Spring Beauties.
Wild Sweet William.
Blue Creeping Phlox.

My collection grows.
Alongside his,
the names bloom
from my tongue.

Living in the Moment, Outdoors

Maiden Name

The unnamable is the eternally real.

Tao Te Ching

In Shenandoah, the first of the wildflowers are beginning to open. A few eager trees lead the pack, popping with pastel confetti. We walk slowly, the dog in tow. Coming here was a last-minute plan for a lazy Sunday. Giovanni’s pack is perfectly provisioned, as always. He has brought not only water and mixed nuts, but a first aid kit, toilet paper, and a knife. Should we end up stuck here a few extra hours, he has a flashlight and an emergency radio.
My pack contains two Audubon guides and a single wilted band-aid. The latter makes a passable bookmark. Also, I remembered my boots.
On the way up the Compton Gap trail, we spot the first of the small purple blossoms tucked into the crevices of the cool rocks. I am fairly certain of their name, but I stop anyway. Flipping through my wildflower book, I find a matching description. With their fifth petal a pointed tongue, violets are almost impossible to mistake for anything else. Among the earliest arrivals in the Appalachian chain, they are poorly hidden Easter eggs, peeking up from random turns in the trail.
At an outcrop, we drop our packs and peel off our fleece jackets. The sun has joined us, brushing against the early leaves. Many trees are still bare-knuckled, fighting a pointless battle against a forgiving sky. One, however, is feathered in a cloud of snowy blossoms that spring from a clutch of slender trunks. She is probably more accurately called a shrub, but since she stands as tall as any of the surrounding oaks, she deserves the more robust title. She seems to think so, too, puffing herself out over the edge of the mountain. Neither her more staid companions nor the wide-open pull of gravity intimidate the brazen thing.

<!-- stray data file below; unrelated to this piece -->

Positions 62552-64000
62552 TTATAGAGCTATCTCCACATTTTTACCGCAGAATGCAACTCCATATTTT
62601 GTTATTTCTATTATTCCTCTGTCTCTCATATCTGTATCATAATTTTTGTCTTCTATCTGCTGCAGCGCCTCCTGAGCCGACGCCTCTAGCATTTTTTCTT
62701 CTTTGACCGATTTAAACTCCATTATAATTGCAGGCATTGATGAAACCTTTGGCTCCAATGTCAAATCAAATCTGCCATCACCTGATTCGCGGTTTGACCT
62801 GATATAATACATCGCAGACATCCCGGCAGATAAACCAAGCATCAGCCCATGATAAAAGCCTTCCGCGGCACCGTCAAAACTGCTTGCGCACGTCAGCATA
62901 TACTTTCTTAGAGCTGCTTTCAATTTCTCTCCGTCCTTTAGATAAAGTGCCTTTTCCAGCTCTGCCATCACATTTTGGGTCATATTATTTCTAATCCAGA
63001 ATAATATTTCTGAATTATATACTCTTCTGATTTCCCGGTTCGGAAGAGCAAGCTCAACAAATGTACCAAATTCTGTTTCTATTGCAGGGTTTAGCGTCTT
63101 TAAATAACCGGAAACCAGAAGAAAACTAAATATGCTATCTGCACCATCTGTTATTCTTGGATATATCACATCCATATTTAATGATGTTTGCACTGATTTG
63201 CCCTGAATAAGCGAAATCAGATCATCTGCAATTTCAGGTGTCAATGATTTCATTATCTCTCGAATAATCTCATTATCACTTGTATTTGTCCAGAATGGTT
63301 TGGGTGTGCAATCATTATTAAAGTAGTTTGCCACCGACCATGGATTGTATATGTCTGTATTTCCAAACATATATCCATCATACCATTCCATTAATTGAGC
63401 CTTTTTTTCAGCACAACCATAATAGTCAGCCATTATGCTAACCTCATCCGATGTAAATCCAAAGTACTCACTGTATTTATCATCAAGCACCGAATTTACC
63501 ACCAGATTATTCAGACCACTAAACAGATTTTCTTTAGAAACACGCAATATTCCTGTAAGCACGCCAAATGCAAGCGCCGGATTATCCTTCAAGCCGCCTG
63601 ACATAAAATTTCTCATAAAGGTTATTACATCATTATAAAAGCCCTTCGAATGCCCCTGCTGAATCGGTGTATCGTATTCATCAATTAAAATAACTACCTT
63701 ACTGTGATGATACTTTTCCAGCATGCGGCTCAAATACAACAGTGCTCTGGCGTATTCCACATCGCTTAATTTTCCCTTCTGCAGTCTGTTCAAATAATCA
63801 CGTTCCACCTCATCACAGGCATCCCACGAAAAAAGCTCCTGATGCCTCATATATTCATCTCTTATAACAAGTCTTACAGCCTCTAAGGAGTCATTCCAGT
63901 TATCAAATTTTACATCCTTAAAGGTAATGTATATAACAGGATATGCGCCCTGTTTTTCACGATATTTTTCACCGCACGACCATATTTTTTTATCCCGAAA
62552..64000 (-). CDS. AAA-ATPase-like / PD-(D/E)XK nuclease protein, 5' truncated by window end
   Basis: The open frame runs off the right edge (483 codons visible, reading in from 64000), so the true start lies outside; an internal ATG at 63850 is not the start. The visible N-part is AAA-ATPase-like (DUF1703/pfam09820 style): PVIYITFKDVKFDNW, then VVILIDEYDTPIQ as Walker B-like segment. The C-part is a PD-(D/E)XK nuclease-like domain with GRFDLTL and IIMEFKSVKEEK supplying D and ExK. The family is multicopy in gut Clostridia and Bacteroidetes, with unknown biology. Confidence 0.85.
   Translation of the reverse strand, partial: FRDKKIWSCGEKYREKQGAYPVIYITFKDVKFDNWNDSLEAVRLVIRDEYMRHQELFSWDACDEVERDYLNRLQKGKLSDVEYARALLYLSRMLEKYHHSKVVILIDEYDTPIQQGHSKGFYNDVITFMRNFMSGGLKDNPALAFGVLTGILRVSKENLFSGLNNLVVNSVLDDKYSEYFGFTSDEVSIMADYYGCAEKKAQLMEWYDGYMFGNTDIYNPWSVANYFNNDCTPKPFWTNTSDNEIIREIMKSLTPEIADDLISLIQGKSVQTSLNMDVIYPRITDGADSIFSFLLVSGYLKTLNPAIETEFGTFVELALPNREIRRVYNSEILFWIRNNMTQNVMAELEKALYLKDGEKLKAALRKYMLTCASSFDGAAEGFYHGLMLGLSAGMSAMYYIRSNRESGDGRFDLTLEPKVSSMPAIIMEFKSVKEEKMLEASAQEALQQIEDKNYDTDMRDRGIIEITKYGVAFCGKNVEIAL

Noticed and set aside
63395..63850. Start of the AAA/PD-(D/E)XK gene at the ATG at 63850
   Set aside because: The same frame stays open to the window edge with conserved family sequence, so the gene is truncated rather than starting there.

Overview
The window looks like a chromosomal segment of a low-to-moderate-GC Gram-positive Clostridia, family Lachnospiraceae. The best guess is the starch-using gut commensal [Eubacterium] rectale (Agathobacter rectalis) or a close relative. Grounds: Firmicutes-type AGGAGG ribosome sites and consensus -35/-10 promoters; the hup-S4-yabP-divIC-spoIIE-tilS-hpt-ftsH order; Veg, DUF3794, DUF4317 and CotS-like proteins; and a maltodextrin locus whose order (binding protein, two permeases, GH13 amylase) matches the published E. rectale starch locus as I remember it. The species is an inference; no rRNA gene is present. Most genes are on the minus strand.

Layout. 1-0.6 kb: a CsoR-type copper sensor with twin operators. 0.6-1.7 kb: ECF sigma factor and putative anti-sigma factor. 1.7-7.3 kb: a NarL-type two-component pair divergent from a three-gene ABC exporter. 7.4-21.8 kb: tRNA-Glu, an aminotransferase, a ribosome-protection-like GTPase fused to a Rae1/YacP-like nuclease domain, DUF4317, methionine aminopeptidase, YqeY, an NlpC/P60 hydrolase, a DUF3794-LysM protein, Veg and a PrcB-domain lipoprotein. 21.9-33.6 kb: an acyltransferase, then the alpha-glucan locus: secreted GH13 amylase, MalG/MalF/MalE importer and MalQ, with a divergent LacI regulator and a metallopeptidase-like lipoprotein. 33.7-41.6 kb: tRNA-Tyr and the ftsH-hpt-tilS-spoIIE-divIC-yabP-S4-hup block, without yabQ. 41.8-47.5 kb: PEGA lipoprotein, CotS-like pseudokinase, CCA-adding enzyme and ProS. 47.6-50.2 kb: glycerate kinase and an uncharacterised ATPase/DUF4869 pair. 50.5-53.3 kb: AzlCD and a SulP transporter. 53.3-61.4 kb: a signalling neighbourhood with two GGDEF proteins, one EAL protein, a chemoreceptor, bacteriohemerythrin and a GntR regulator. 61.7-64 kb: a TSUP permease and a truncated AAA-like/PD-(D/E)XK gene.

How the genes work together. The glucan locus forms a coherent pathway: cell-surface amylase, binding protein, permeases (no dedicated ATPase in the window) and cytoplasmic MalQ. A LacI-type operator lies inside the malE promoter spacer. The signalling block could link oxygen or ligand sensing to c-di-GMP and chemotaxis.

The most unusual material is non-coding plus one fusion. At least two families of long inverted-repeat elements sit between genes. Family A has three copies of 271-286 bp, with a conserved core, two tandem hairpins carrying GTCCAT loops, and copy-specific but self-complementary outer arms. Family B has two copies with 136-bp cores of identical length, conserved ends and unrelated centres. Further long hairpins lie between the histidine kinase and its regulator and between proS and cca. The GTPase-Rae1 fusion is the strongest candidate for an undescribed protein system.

I try to find the tree-shrub in my book, seeking out “white radially symmetrical blossoms.” Her leaves are still embryonic while her slender petals insist on their pull towards day. They are long and translucent tissues, five to a blossom, veined with cracks that make them appear both newborn and wizened.  I cannot find the tree despite trying to match the thin, vertical striations of her bark and the dried leaves below to the photos in the glossy pages. She clearly exists, and it tickles me to imagine I have beaten John Audubon to the pleasure of an introduction. One last time, I look into the yellow-tipped stamens and the blushing bud where the petals grip the branch. The tree is herself. Her greeting of the sun is no less bright for the absence of a name.
Above, an airplane grumbles past, then another. They are high enough in the thin streak of clouds to be invisible, but their whine echoes against the valley and does not end, not for one breath during our extended moment on the mountain. We rest there on the exposed rock, stretching pores and bone. Giovanni has stashed a surprise in his bottomless pack. We share a piece of chocolate cake, taking slow, melting bites.